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Chlorofluorocarbons, or CFCs, were discovered in 1928 by Thomas Midgley, an American engineer looking for a non-toxic refridgerant. After being used originally as a replacement for things such as ammonia and sulfer dioxide in refridgerators, CFCs were discovered to be useful as a propellant in aersol cans.
CFCs are specifically made up of chlorine, carbon, and flourine atoms. They are an organic compound and are nontoxic, nonflammable, odorless, and noncorrosive. They are marketed under the term Freon, and have been used in a wide number of products, such as air conditioning units in cars, propellents in aerosel hair spray and deodorant.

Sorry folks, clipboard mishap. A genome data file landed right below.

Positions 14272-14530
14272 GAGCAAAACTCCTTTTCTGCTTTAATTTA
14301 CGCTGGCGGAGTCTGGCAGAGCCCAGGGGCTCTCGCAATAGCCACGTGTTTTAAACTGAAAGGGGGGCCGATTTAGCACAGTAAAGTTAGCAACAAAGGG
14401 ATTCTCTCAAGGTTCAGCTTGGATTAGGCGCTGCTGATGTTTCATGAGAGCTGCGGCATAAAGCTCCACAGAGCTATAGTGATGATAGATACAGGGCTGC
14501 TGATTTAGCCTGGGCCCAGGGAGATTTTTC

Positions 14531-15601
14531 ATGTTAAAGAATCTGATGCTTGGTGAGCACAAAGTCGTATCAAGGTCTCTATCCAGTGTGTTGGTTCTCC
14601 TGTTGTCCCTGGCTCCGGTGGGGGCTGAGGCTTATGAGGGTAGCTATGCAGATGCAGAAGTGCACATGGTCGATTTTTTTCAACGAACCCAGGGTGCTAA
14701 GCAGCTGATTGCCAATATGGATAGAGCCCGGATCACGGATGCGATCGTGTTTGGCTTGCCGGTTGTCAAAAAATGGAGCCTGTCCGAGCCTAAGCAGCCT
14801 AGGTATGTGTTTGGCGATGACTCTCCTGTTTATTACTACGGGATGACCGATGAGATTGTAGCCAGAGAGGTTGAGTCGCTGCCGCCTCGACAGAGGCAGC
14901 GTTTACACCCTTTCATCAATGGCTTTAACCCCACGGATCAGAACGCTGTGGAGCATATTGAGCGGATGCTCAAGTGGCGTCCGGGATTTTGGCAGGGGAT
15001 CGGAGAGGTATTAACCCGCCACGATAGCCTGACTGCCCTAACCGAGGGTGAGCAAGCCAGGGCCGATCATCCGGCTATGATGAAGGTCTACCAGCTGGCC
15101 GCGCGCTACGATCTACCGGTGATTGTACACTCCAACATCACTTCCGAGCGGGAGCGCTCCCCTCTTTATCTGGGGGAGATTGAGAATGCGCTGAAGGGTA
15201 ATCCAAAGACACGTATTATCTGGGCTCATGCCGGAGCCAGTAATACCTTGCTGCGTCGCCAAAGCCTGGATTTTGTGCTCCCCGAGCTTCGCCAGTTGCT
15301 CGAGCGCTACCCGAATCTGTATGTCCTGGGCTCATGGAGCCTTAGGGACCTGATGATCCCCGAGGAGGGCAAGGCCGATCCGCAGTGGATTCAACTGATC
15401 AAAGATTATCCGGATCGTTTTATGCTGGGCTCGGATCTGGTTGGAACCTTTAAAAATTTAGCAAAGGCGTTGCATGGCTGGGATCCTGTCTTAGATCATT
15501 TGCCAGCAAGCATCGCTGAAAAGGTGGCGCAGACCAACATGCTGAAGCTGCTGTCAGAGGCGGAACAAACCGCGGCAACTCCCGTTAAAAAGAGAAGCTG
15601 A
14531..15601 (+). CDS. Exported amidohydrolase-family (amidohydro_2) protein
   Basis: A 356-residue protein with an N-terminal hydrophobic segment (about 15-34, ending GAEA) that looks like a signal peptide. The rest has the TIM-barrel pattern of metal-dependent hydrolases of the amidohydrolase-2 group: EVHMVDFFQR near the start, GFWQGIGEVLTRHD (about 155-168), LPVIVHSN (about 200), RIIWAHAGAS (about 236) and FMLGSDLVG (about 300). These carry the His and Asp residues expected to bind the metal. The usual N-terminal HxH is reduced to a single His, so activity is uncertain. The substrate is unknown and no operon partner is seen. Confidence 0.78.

It was in the mid-1970s that scientists began to discover a connection between CFCs and the depletion of the ozone layer. When the CFCs are absorbed into the atmosphere, they react with ultraviolet light and are broken down. The break down and release of the chlorine, in particular, is what eats away at the ozone layer.
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